(WASHINGTON) -- President Obama, among others, is standing by his support for expanding the use of nuclear power in the United States, despite events in Japan that have exposed the potential for catastrophic fallout at a nuclear power plant.
But some leading members of Congress aren't so sure.
On ABC’s Top Line Wednesday, Rep. Henry Waxman, the top Democrat on the House energy committee, said he doesn't believe industry assurances that U.S. facilities are safe and secure, and said the government should at least learn the lessons of the Japan crisis before green-lighting any new plants.
Asked if he's sure that U.S. nuclear plants are safe, Waxman said: "I can't reach that conclusion -- nor can anybody at this point. We've got to learn why it happened in Japan the way it did. We've got to learn from that whether we're equipped to handle whatever catastrophe may occur."
"The industry tells us to relax, we're okay. I wouldn’t take anything like that at face value,” said Waxman (D-Calif.) "We're talking about gigantic consequences to the public health and safety if there's a nuclear catastrophe. So we've got to make sure that the existing plants that we have now have all the state-of-the-art plans for failsafe to encounter a greater earthquake, a greater tsunami, a terrorist attack, whatever the case may be."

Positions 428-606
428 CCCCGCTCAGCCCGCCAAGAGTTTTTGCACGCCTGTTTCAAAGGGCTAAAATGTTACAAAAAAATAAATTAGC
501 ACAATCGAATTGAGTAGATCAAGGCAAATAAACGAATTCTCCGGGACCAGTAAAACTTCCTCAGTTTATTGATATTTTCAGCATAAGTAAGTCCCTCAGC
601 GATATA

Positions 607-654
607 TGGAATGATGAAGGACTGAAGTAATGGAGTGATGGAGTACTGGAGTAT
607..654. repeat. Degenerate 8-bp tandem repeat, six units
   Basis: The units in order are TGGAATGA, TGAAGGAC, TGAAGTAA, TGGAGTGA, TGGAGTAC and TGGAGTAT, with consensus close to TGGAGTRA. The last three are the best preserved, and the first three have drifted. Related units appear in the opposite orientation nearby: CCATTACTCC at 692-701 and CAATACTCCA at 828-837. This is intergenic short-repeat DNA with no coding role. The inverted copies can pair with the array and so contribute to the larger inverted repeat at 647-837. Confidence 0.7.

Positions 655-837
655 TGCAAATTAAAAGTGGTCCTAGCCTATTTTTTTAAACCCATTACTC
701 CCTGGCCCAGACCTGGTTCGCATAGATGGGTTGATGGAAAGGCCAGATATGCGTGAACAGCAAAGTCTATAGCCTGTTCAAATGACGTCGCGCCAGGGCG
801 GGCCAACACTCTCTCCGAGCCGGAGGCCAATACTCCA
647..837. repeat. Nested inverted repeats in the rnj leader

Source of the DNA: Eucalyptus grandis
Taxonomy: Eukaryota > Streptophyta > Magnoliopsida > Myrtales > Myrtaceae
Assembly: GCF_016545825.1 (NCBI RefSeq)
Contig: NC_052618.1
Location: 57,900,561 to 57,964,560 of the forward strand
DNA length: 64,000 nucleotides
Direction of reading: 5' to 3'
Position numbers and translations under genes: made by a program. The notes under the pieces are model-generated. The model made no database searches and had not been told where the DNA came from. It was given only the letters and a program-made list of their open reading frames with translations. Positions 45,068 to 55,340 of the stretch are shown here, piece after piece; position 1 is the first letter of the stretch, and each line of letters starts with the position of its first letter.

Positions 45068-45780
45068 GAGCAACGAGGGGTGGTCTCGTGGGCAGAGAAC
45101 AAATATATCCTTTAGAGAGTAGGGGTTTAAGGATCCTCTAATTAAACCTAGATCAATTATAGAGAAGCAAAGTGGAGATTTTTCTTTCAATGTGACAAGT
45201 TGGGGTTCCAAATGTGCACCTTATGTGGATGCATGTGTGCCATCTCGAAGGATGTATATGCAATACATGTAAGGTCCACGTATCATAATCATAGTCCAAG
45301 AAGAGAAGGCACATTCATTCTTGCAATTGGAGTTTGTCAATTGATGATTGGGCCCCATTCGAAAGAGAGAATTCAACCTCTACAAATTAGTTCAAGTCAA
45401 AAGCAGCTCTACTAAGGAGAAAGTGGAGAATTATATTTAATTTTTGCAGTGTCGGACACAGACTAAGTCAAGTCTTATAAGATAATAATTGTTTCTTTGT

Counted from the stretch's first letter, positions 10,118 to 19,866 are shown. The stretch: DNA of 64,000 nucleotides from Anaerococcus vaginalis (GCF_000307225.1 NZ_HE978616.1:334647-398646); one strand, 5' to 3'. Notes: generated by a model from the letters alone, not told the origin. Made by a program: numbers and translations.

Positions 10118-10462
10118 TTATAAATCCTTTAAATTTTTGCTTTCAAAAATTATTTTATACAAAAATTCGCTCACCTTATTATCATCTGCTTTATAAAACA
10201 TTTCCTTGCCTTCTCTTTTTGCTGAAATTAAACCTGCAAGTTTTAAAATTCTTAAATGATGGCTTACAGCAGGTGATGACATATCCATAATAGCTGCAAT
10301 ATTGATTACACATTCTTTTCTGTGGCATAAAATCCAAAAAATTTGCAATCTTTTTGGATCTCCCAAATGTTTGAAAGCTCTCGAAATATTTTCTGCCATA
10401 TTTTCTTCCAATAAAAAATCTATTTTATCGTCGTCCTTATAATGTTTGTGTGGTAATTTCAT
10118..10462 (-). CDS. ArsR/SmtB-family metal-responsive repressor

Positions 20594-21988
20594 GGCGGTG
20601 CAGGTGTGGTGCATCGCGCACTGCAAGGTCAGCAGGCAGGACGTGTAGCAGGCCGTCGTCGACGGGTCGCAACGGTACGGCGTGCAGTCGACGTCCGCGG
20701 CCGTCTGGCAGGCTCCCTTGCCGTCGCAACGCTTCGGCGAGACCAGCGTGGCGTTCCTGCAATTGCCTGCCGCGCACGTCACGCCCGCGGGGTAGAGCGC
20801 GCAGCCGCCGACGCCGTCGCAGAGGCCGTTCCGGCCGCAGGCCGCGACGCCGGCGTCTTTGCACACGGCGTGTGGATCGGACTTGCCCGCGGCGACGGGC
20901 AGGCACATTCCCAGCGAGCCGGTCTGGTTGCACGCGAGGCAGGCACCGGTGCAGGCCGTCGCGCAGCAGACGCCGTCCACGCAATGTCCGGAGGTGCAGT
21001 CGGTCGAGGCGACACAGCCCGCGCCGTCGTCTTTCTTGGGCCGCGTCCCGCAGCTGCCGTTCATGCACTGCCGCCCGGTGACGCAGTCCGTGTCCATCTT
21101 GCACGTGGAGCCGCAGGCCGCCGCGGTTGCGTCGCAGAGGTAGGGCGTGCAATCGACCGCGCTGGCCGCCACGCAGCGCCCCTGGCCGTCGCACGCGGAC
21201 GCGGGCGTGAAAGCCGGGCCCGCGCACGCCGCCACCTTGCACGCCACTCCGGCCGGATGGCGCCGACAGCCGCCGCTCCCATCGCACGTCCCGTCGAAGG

"We have to have a lot of concern about what's happening in Japan. Japan is an industrial, first[-world] country, capable of designing the most technologically able nuclear equipment. And yet they're looking like Chernobyl or close to it at the moment."
"We hope things will get under control quickly, but their plants are modeled exactly on ours. So we need to learn why this happened in Japan and whether we should put as much of our hopes for our energy future in the bag of nuclear energy."
At the very least, the crisis should prompt a reexamination of safety procedures and policies, he said.
"It would be a mistake to move forward with nuclear facilities without learning the lessons from Japan. I don't know whether there needs to be a moratorium, because that could stop some that are almost ready to go online. But we need to make sure that all of them have all the failsafe to deal with whatever emergency may come about."
The crisis in Japan serves as a reminder for why the US needs a balanced energy portfolio, Waxman said.
"We can continue to rely on nuclear, but I don't think we ought to put all the eggs in one basket. We've got to move toward renewables and efficiency and put a price on carbon so we move away from coal and oil, especially because of the national security consequences of our reliance on foreign oil." Critics have warned that many of the regulations that Waxman favors, such as so-called "Cap and Trade" regulations, would hit Americans square in the wallets and hobble an already-struggling American economy.
Waxman also issued an endorsement -- though clearly a self-interested one -- of Sarah Palin in 2012: "I think she'd be a terrific Republican nominee," he said.
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